Unfortunately, the sub-dial at 9 hours as well as the plaque at 12 o’clock make the dial look a bit unbalanced as the calendar and smaller “Automatic” inscription at 6 o’clock are simply too small to be adequate “supporting actors”, but, well, I think I can live with that.
The beige-colored mix may not be as strikingly contrasting as white, however, against the black background of the textured dial, it serves its main function almost as perfectly and, when it comes to sheer esthetics, looks ten thousand times better giving the watch an even more expensive appearance.
With so many details, the dial may not look as impressive as that of the last year’s Radiomir Ceramic PAM643 with its clearly seen parallels with tactical timekeepers that are still popular among enthusiasts, but, if you, like me, are a bit tired with their trademark design, it may be a welcome change.
All things considered, I give this high-contrast, easy-to-read dial five points out of a possible five when it comes to legibility in all situations that I can imagine.
The mechanism that powers this specimen is the new Caliber P.4000-based self-winding Caliber P.4001. The movement features an off-centered micro-rotor design and utilizes a two-barrel design to store enough energy to work for the whole two days.
Compared to the base unit, this one is a bit more complex featuring a second time-zone functionality and a power reserve indicator (the latter is placed on the three-quarter plate of the mechanism and is visible only through the sapphire back, some people may find the design not very convenient.) The extra functions increased the total parts count to 278 although the number of jewels remains the same 31.
From the point of view of design, the mechanism somehow reminds me of micro-rotor calibers made by Glashutte Original, but, of course, features a more Spartan finish, which is limited to fine machine-brushing on the plate and balance bridge, and a nicer, but still engraved by a skilled hand of a robot, oscillating weight that carries nothing more, but the brand’s logo. Although the finish is a lot more modest than most luxury watchmakers try to impress you with, I would say that it still matches the timekeeper’s laconic styling in the best way possible.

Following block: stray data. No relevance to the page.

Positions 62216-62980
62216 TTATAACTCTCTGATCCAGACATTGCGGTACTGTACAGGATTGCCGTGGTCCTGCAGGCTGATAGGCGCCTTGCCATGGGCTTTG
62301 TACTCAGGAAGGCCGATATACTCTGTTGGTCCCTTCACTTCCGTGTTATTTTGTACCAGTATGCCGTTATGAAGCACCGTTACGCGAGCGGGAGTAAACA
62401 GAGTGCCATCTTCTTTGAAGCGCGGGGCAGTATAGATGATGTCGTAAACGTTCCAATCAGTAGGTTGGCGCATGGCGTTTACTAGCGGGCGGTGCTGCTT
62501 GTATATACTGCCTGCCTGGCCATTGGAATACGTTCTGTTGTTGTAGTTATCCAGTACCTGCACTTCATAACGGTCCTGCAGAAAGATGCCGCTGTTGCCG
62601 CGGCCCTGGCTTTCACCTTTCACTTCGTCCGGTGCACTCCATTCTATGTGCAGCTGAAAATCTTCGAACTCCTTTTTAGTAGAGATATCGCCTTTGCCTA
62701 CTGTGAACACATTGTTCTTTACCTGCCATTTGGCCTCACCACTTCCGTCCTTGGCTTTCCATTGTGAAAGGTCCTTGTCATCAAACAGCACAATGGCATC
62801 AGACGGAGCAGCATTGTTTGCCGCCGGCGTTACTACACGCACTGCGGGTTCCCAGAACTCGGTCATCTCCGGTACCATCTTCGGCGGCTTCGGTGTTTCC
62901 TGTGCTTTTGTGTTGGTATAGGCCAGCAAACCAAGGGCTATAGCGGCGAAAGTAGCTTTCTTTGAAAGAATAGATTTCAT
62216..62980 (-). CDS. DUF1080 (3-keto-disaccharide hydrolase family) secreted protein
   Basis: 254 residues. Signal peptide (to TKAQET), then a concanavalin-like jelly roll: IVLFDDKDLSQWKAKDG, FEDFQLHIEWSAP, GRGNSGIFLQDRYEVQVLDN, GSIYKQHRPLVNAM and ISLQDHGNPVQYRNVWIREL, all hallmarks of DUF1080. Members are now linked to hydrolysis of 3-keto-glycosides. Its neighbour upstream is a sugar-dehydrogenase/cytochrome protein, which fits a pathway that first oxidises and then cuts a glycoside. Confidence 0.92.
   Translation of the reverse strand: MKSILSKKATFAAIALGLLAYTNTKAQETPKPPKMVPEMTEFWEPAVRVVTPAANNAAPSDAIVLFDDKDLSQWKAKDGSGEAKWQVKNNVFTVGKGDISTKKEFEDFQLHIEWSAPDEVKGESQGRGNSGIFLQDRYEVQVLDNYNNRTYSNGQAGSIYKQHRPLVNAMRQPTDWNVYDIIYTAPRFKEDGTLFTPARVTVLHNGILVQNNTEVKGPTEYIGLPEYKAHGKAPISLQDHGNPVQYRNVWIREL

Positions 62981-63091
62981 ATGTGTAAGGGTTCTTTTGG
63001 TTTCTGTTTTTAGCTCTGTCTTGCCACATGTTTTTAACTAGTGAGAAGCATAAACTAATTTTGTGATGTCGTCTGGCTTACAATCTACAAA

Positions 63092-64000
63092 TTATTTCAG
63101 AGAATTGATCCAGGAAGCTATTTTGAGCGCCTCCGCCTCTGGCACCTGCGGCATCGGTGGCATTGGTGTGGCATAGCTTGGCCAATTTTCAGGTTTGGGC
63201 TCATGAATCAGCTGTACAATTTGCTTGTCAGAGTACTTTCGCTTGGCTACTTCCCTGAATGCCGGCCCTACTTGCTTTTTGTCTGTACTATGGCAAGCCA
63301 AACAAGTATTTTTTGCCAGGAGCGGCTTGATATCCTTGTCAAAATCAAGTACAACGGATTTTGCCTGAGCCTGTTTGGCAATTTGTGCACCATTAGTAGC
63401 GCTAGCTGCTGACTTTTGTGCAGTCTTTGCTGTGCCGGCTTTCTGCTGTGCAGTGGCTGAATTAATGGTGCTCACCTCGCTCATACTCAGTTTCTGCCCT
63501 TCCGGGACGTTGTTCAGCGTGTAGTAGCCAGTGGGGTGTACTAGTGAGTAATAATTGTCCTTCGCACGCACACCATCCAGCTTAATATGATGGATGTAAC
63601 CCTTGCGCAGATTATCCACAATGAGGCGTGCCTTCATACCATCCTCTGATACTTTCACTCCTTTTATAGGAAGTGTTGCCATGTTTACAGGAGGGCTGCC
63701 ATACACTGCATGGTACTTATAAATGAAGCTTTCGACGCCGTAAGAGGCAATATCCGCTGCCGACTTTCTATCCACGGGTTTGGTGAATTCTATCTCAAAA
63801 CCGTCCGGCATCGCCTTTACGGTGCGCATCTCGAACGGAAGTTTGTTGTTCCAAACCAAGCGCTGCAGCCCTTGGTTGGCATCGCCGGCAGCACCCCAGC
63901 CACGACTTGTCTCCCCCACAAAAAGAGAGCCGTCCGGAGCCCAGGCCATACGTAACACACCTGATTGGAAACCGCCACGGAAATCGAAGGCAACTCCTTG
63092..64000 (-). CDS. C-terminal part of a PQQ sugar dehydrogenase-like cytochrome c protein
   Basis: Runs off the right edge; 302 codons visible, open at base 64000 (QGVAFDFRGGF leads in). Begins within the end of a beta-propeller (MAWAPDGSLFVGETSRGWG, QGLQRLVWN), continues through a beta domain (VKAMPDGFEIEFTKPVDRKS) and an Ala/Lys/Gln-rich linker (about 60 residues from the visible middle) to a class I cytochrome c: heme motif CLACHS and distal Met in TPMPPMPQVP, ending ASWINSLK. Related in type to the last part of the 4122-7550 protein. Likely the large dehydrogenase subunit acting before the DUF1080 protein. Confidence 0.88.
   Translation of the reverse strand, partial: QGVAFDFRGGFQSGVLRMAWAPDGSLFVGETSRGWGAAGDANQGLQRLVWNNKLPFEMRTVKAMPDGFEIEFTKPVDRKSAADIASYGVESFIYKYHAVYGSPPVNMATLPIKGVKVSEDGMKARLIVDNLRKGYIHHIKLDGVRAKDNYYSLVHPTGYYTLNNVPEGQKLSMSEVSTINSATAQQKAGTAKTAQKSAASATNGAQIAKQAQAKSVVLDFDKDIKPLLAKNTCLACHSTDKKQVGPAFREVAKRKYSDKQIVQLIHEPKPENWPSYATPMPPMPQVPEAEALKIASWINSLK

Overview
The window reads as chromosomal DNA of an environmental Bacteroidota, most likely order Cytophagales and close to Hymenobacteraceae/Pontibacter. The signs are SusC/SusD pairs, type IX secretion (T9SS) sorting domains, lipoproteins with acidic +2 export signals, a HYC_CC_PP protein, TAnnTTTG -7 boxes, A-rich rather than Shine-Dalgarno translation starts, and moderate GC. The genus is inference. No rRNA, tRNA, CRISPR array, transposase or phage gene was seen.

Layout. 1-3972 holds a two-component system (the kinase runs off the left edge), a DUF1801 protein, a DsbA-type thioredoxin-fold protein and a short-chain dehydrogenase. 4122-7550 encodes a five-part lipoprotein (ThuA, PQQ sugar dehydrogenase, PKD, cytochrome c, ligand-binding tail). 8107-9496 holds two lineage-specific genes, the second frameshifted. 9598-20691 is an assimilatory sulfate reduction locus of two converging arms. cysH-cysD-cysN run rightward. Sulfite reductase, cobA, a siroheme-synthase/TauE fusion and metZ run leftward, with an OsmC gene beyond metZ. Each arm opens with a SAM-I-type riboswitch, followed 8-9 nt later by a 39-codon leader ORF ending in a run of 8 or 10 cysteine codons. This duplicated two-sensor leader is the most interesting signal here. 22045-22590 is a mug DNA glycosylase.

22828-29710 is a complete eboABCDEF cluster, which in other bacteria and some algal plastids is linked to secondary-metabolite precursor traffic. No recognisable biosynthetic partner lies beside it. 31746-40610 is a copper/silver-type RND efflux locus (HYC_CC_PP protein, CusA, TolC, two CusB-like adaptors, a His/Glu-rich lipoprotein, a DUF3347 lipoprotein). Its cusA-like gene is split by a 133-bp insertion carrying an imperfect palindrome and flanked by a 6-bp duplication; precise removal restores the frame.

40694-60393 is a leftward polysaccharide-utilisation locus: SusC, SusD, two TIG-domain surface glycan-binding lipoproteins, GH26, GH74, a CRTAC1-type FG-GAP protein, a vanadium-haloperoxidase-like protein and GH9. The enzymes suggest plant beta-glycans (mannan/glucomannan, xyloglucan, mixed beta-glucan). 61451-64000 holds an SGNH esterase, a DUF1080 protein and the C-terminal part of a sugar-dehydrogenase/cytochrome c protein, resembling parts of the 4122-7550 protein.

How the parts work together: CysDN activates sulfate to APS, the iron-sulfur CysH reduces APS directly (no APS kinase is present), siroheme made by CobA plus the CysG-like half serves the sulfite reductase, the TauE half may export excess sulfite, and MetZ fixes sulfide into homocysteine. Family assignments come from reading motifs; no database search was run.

As is often the case in this class of mechanisms, the Caliber P.4001 features a so-called “hacking seconds” function, which means that the small-second hand will jump to the “zero” position as soon as you pull the crown to set the correct time. Another useful feature is the ability to adjust the local time in one-hour increments without affecting the minute hand.
The Pricing & Availability
There is still no official info regarding the international availability of the new collection. As for the price, the MSRP is reported to be as high as $11,700. While a bit steep considering current turmoil in financial markets, it is not unusual for Panerai that has a reputation for being an expensive brand. Also, given the easily recognizable styling that is almost impossible to compare to any similarly priced models from other brands that are currently available on the market, the tag on this thing seems to be completely justified.
Build quality: 5/5
Value for money: 4.5/5
Panerai Radiomir 1940 3Days GMT Acciaio (ref. PAM 627) specification
Price: $11,700 (MSRP)
Movement: Automatic, Caliber P.4001, in-house, 278 parts, micro-rotor, two barrels, Swiss Made
Number of jewels: 31
Movement frequency: 28,800 vph
Power reserve: 72 hours
Movement decoration: Brushed three-quarter plate and balance bridge, polished screw heads, branded oscillating weight
Functions: Hours, minutes, seconds, date, GMT, power reserve
Case: Stainless steel
Bezel shape: Round
Size: 45.00 mm
Lug width: 24/22 mm
Dial: Black, Paris hobnails pattern
Numerals: Arabic, luminous
Hour markers: Luminous
Hands: Polished, luminous
Water resistance: 100 meters
Strap: Calf Monte Carlo Black leather strap